By: Jill Sheffield, president of Women Deliver; originally posted at American Forum
Reading the news is usually an ordeal of watching the world fall apart at an accelerating pace, so when four United Nations agencies offer a new count of mothers’ deaths worldwide in pregnancy and childbirth, one braces for another depressing and insoluble problem. The numbers over the past 20 years, after all, have been stubbornly high: one death per minute on average.
Today, however, the news is jarring because it’s good: the 2008 total of maternal deaths is down 35 percent from 1990. About 358,000 women died in 2008 from complications of pregnancy and childbirth, according to Trends in Maternal Mortality, a recent joint report from the World Health Organization, UNICEF, the World Bank and the United Nations Population Fund. The study reinforces one by the Institute for Health Metrics and Evaluation (IHME) earlier this year that put the number at 342,900. Both figures translate roughly to one death every 90 seconds. That’s a definite improvement over one per minute. But is it enough?
Of course not. A thousand women per day is still a horrendous toll in human devastation, and it is almost completely unnecessary. Disparities among the 171 countries ranked in the UN report prove that we know what to do to save women’s lives, and that where governments have had the political will to invest in meeting women’s needs, even in the developing world, those investments have paid off. Resource-poor countries like Bolivia, Romania and Vietnam have lowered their counts and are on track to meet the Millennium Development Goal (MDG) of reducing maternal deaths by three-quarters below 1990 levels, the report says. Where governments have not made those investments, as in much of sub-Saharan Africa and southern Asia, pregnancy continues to be a life-threatening event and the MDG is on track for failure. So are the rest of the eight MDGs, because maternal mortality rates have been proven central to a country’s well-being.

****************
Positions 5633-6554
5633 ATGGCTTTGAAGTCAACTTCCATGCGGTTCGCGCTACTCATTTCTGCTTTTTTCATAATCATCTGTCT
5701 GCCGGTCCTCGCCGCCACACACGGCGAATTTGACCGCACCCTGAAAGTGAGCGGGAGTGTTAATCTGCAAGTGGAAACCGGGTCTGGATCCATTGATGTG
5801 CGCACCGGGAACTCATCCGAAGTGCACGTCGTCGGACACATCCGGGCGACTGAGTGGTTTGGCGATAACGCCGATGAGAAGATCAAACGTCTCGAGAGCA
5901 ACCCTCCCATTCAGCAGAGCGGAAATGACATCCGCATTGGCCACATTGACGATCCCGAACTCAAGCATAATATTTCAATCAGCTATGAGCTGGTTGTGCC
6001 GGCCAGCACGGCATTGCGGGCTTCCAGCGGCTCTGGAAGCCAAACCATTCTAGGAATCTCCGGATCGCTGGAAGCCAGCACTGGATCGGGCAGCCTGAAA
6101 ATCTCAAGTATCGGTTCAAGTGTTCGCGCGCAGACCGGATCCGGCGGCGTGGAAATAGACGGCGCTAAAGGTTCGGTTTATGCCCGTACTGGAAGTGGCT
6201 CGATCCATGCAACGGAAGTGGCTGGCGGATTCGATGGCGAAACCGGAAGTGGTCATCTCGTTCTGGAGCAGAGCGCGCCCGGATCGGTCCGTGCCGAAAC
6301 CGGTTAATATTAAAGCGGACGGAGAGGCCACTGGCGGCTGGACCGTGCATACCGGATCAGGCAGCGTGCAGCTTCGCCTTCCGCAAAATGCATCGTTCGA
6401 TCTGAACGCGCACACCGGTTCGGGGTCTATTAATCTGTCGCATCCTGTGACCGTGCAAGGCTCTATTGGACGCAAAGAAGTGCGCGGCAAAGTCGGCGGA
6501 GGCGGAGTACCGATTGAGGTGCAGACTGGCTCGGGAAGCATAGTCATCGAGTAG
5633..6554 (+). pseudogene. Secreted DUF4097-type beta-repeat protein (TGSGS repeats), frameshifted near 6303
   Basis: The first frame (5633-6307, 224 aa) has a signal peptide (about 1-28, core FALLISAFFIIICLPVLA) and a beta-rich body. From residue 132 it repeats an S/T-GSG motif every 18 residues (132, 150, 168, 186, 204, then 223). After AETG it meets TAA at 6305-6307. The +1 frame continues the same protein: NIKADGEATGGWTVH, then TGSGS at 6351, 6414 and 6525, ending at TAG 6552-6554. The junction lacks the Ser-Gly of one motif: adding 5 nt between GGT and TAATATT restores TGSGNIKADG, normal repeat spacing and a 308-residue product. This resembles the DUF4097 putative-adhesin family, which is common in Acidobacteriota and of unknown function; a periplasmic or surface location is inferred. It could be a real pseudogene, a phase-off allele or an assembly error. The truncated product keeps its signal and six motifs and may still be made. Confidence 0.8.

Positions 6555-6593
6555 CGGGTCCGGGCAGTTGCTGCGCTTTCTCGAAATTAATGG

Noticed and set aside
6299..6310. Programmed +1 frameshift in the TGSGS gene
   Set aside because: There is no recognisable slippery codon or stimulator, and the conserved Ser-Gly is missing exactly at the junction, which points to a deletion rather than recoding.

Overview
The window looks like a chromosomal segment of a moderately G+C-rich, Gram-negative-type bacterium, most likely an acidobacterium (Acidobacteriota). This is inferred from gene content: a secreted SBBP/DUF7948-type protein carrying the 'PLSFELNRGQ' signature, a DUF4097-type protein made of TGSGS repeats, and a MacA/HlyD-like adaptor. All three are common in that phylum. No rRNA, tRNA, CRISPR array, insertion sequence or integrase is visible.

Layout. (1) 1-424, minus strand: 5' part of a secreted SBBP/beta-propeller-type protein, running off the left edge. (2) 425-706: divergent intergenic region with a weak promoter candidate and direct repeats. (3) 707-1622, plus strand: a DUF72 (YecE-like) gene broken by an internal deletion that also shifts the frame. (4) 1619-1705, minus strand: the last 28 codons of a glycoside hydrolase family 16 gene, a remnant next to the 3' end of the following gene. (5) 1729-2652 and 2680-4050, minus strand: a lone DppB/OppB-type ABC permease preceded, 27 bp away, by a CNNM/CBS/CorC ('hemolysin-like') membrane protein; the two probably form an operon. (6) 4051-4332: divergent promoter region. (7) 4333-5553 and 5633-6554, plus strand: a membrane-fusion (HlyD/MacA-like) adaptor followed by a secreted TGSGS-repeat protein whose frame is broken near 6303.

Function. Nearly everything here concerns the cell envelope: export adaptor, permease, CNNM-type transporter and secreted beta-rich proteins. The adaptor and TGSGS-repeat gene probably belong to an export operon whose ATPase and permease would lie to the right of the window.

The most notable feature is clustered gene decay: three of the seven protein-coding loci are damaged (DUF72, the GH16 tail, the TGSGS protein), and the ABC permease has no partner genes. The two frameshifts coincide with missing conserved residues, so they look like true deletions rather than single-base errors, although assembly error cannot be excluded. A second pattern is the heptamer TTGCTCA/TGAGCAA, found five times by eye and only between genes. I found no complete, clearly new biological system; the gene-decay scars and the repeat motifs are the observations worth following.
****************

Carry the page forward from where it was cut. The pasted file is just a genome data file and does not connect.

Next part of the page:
When a woman dies after giving birth in the developing world, her newborn baby is unlikely to survive, and her other children – especially daughters – will be poorer, hungrier, less educated and more susceptible to childhood illness and abuse. A million children are left motherless every year by pregnancy-related deaths. And for every woman who dies, another 20 suffer illness or long-term disability such as infection, fistula or infertility, costing their families, communities and countries vast sums in lost productive capacity.
But finally the numbers are coming down. So what does the trick? The four main causes of maternal death are infections, hemorrhage after delivery, high blood pressure and unsafe abortions. These are all preventable or treatable where women have access to health systems that respect their rights and provide key services. Those include family planning, prenatal and post-natal care, trained assistants at delivery, emergency treatment for complications and safe abortion where it is legal.
The unmet need for family planning alone is huge: More than 215 million women want to avoid pregnancy but are not using modern contraception, and demand is expected to grow 40 percent by 2050 as history’s largest generation of young people grows up. In America we take post-natal checkups for granted, but most women in Africa never see a doctor or nurse or any health worker after giving birth.
One measure that would help is the Global MOMS Act, co-sponsored by Rep. Lois Capps (D-CA) and 74 other House members. It would expand women’s access to essential maternal and child health services in the countries of greatest need and better coordinate existing U.S. programs. This week world leaders convene at the UN to review progress on the MDGs. UN Secretary-General Ban Ki-moon and other partners are launching a Global Strategy for Women’s and Children’s Health to spur political commitment and financing.
The world is full of desperate problems, and we need to put our resources where the need and return are greatest. But the cost of not investing in women grows every year, and maternal deaths are one problem we can solve immediately, at a reasonable cost, with the technology and knowhow we already possess. That is the great hope and the really good news behind the numbers of declining maternal deaths.
Sheffield is president of Women Deliver, a non-governmental initiative to reduce maternal mortality and establish universal access to reproductive health care worldwide.